9 Zuber & Mohsin Issa £ 1.3 billion £ 300 million
By SHABAB GULFRAZ
Over the last few years the government has done a fair amount to give low and middle income earners access to pensions. This is mostly through workplace pensions, but they have also made it far easier to get private pensions for those that are self employed. All employers will be required to provide staff members a work place pension by 2018. There is no exception, and if you contribute so does your employer. Now the issue is that most employers have registered staff into work based pensions bar the smaller employer.
So coming to the title the misconceptions that some people have relating to pensions are:
When I die my pension dies with me – this is strictly not true because if you do die, you will have a pot of money, which can be transferred to your loved ones, or those that you chose. The government has relaxed the previous tax penalties that existed previously, so your pension will not die with you, and neither will it be taxed unless you have over a million in the pot.
It is too difficult to set up – not anymore your employer has to set the pension up for you. In fact they have to actually auto enrol you, and then you need to choose if you want to keep the pension, or you want to come out of it. If you want a private pension for yourself, they are easy to set up, but if you want something a bit better with handpicked funds, and then be prepared to stump up a few hundred pounds as advice fees.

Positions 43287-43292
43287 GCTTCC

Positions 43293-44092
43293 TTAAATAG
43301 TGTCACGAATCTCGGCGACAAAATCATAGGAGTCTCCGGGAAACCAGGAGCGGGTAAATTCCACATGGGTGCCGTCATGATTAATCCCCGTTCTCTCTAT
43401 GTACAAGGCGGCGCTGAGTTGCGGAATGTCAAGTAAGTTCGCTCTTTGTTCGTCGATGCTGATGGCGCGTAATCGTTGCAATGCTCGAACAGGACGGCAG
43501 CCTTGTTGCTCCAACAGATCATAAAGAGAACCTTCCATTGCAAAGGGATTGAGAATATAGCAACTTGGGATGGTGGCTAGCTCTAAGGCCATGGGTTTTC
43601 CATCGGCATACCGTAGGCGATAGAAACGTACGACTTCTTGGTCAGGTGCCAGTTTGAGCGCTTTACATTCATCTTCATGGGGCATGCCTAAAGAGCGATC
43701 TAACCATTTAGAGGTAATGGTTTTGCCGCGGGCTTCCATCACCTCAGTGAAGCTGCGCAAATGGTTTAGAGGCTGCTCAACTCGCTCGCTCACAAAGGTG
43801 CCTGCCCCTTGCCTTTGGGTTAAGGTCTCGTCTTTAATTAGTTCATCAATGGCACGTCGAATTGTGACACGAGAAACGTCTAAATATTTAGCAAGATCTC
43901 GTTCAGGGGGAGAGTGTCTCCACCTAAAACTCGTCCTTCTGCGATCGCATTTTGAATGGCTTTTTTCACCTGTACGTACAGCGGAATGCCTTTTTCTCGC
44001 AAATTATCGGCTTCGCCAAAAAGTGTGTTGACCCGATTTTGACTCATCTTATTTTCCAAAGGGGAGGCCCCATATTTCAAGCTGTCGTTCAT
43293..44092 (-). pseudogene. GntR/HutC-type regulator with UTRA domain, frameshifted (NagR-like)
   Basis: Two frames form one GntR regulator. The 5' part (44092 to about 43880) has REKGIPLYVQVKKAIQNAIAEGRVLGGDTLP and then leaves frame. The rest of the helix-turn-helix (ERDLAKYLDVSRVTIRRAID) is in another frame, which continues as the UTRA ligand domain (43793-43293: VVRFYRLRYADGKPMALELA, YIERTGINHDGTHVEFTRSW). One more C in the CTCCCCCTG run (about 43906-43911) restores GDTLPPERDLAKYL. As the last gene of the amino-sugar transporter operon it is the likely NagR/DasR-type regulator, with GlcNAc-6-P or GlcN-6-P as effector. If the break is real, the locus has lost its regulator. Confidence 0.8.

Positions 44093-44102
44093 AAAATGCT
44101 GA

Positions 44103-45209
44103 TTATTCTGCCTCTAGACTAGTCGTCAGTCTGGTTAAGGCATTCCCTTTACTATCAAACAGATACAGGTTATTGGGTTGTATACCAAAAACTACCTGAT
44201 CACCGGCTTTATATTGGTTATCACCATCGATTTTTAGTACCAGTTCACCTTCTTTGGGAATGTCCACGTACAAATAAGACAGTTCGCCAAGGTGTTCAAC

My house is my pension – This is all well and good, but at retirement if you are going to sell to make ends meet, then where are you going to live. Your house also does not have any tax advantage i.e. a pension payment of £80.00 a month is actually a £100 as the government rewards for investing in a pension.
The government will help me – The state pension is designed is minimal, and usually will not cover all your bills. I see many clients that are using savings, downsizing, or struggling significantly in retirement because they just have the state pension. Imagine paying all your bills, costs etc. on circa £150 per week. Could you live at the moment on circa £600 a month, and if the answer is no, then you know you need to do something.
People have lost money in pensions – Yes this has happened, and there are several examples of companies that put simply have been unethical, however now there are many rules and regulators that ensure that this cannot happen. The key is not to be taken in, and always take advice before you make large decisions relating to large pension pots.
I am too old – You are never too old to save in a pension, and with the new changes leading to liberation of pensions, saving for even a few years could mean you are far better off.
I am too young – Ask an older person how soon years fly by. The younger you start the more time your monies have to grow i.e. £1000 today invested will have more time to grow than £1000 invested in 10 years, when you retire in 30 years.